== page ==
Addressing the Centre for European Policy Studies in Brussels March 2009 Minister Dick Roche said everything we do in relation to the European Union is, and needs to be, underpinned by the support of our citizens. The support of Europe’s citizens is expressed through their governments and the representatives they elect to the European Parliament. That is what gives the EU its unique democratic legitimacy. No other international entity can compare with the EU in the depth of its democratic underpinning. No International Treaty has ever been produced in a more democratic way than the Constitutional Treaty and its successor the Lisbon Treaty.

Europe needs Lisbon and Ireland needs Europe.

It is self-evident that, as the European project has developed and progressed over the years, so too have the treaties which sustain the Union. For more than fifty years the Union has evolved significantly - from its coal and steel roots, to a single market of almost 500 million people, encompassing the freedom of movement of people, goods, services and capital.

With the democratic approval of its Member States, the Union has grown, developed and transformed from its original six Members to a Union traversing the continent, with 27 Member States today. The necessity for the original treaties to be adapted to these new realities has become apparent, I believe, to all but the most myopic or the most extreme Eurosceptics.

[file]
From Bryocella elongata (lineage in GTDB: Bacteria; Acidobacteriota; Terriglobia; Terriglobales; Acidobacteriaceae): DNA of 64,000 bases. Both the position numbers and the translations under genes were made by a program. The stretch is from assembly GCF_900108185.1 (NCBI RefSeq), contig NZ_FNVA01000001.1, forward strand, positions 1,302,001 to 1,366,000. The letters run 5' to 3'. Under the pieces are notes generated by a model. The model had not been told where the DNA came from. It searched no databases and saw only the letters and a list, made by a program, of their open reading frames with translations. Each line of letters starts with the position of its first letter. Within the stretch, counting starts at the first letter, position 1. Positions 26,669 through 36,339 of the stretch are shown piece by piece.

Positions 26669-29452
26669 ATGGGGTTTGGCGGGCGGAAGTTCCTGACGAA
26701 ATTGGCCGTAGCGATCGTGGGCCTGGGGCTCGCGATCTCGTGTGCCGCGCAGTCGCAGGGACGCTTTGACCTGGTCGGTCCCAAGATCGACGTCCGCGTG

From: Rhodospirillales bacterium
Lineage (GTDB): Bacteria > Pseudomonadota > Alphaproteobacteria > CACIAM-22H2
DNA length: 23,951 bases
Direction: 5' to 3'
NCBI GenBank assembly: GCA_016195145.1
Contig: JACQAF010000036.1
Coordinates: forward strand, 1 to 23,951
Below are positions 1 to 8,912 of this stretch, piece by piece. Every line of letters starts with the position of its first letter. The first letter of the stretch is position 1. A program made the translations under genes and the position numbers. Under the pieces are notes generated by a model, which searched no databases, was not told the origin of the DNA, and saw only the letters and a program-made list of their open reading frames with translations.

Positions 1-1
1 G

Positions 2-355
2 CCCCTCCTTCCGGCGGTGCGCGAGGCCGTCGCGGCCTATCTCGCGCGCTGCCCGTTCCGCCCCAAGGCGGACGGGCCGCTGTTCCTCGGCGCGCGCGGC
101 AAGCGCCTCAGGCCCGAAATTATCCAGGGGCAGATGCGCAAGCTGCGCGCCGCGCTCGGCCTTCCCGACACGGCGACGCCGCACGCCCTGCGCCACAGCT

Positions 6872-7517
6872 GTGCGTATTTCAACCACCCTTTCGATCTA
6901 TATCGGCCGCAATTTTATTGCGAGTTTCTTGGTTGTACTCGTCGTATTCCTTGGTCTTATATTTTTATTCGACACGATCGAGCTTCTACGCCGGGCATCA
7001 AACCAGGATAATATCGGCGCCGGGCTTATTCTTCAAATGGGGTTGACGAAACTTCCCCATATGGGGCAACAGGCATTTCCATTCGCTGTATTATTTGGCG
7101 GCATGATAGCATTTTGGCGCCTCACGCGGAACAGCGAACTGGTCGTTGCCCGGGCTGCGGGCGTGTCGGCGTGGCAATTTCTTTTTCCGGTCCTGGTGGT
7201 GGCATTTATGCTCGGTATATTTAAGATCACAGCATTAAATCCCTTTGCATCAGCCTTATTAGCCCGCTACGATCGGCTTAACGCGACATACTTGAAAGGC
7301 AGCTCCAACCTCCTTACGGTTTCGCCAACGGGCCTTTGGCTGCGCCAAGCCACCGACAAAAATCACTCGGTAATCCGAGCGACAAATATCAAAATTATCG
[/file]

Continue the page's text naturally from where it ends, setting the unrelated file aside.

This process which produced the Constitutional Treaty and its successor the
Lisbon Treaty were intensely democratic. The process has been without precedent in the history of the Union, both for its duration and, crucially, the extent of democratic participation. It was also the most open process in the Union’s history. Much that is now in the Treaty of Lisbon emerged from the work of the European Convention, which entailed the most innovative approach to Treaty change which the Union has yet taken.

The Treaty of Lisbon can truly be said to comprehensively represent the shared and consistent view of all Member States on the best way forward for the Union.
Unlike Nice and Amsterdam, Lisbon contains no ‘left-over’s’. It does not point the way to a further process of Treaty change. There is now a broad consensus to the effect that Lisbon gives the Union viable institutions and arrangements that can be expected to pass the test of time. It is a Treaty built to last.

It is designed to underpin a Union of 27 and beyond. The institutional changes it makes should equip Europe well to deal with the challenges it faces in the years ahead. The policy mix it contains points the Union towards the future. It will create a more democratic and accountable Union, with an enhanced role for elected representatives at both EU and national levels, and a greater engagement by citizens. That is why Europe needs Lisbon and why Ireland needs to support Lisbon” concluded Minister Roche